They keep asking me why I collect the children, like it’s some kind of shameful filthy thing; you’d think I’d been caught picking through their refuse, or something.
Usually I don’t answer, because the ones who have to ask don’t really want to know, only find new ammunition for the jokes they’ll make about me once I’ve taken my leave.
Some of them insinuate that I eat the children, use their little bones to make the jewelry I sell or that I pimp them out to men with unwholesome desires.
And I wonder, if they really think I am doing such horrible things, why don’t they report me, or stop me, try to save the children, because if it were me, that is what I would do.
I tell the others, the ones who don’t ask because they already know, that I collect the cast off forgotten children that no one wants, the ones tossed out like spoiled food onto the rubbish heap of our society.
While I am doing the telling, I sometimes cry a little, because I can remember the time when few women were able to bear children, making them that much more beloved and the women who could were paid to for the gift of their ripe wombs.
I have fifty-three children; fifty-two girls and one boy.
I much prefer collecting the girls, because they are most impermanent, and I do not wish for them to be forever attached to me.
They fall in love with men and later, their children, and they have this need, like inherited memory, to create their own home away from the place of their upbringing.
The girls, the women, will stop by from time to time when their need has been sated to let me know that they remember me, to share their spare love and this is good enough for me.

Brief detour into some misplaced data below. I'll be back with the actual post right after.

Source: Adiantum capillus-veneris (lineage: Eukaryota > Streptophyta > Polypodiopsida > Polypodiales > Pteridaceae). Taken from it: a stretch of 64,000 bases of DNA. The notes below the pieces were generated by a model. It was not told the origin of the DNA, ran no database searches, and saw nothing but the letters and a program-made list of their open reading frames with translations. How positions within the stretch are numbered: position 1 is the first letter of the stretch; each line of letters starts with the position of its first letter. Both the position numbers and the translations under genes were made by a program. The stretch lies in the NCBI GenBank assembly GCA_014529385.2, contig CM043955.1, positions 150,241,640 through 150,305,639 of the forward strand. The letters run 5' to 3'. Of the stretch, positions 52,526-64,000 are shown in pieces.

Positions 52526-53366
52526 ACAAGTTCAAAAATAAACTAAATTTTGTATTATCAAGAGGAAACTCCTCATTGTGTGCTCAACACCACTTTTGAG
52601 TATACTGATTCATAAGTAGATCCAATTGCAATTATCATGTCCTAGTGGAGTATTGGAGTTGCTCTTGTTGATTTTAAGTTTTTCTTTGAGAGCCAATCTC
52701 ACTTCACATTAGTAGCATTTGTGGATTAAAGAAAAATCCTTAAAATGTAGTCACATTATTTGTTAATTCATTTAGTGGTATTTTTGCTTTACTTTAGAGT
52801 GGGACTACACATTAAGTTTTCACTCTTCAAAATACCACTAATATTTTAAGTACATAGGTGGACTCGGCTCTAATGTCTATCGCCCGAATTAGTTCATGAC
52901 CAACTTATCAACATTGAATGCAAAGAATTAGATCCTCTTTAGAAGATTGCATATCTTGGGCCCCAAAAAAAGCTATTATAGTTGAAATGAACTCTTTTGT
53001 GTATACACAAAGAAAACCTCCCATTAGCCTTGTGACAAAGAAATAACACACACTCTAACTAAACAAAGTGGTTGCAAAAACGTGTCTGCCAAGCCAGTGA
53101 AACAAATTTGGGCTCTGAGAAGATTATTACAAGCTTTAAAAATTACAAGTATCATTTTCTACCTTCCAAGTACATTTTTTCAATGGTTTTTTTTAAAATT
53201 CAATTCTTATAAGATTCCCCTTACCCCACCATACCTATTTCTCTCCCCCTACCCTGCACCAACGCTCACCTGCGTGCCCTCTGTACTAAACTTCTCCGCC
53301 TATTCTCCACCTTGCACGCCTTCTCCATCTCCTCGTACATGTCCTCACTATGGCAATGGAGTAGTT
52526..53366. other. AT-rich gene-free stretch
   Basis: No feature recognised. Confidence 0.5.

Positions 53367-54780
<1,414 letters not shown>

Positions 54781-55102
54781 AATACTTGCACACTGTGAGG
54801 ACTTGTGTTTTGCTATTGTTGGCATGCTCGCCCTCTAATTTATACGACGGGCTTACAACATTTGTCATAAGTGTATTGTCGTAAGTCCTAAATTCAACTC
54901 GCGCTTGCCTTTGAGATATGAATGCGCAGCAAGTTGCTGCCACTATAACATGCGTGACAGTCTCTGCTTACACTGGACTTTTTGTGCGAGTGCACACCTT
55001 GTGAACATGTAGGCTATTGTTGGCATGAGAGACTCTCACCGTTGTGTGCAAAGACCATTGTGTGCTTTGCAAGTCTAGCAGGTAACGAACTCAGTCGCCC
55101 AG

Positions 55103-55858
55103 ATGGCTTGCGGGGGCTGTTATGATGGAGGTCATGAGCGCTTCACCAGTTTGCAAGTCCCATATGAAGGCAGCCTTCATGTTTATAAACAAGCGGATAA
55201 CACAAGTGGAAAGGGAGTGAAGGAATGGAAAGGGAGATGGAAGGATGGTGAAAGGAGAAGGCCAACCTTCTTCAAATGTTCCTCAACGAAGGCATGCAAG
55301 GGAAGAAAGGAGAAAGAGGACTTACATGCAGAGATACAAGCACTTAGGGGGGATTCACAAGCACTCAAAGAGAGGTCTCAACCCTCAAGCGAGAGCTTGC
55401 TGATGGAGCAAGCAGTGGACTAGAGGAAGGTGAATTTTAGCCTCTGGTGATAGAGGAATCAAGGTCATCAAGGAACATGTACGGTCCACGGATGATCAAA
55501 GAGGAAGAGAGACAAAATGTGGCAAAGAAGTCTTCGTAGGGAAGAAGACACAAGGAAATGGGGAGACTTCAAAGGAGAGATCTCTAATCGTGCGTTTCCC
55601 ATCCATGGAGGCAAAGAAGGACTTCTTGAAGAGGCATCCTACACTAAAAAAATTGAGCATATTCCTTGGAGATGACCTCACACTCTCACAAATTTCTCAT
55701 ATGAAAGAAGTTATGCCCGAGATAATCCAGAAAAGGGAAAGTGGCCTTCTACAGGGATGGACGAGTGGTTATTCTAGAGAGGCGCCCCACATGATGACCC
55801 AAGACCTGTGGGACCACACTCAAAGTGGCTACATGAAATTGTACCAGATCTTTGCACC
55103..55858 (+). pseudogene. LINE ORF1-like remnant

Between the names that I gifted them and the names they bore when I found them and the ones they chose when they left, I am afraid that I can not remember most of them, except Mars, my only son.
Sit awhile, let me tell you about him.
I found my only boy about twenty-five or six years ago.
He stood on the curb with his eyes closed as morning pedestrians passed around him giving him about as much notice as a speed bump or a flattened soda can in the gutter.
I would have passed him too, because I do not collect the boys, but for his hair, the color of the rust around a leaking faucet.
My breath caught in my throat at the sight of him, because until that moment, I had forgotten my husband’s face as he had been dead for so many years; the very sight of this boy gave him back to me.
The boy was filthy and he stank of something sinister and sick but when I leaned down to look into his face he trapped me with his pale as water eyes.
He clung to me like like a planet in orbit so for this reason, along with his hair reminding me so much of my long dead beloved, I decided to name him Mars.
(I wrote this a while ago in character exploration for a work in progress. That WIP is so very different now, but Araminta still exists. This piece represents what she told me when I asked her about her children.)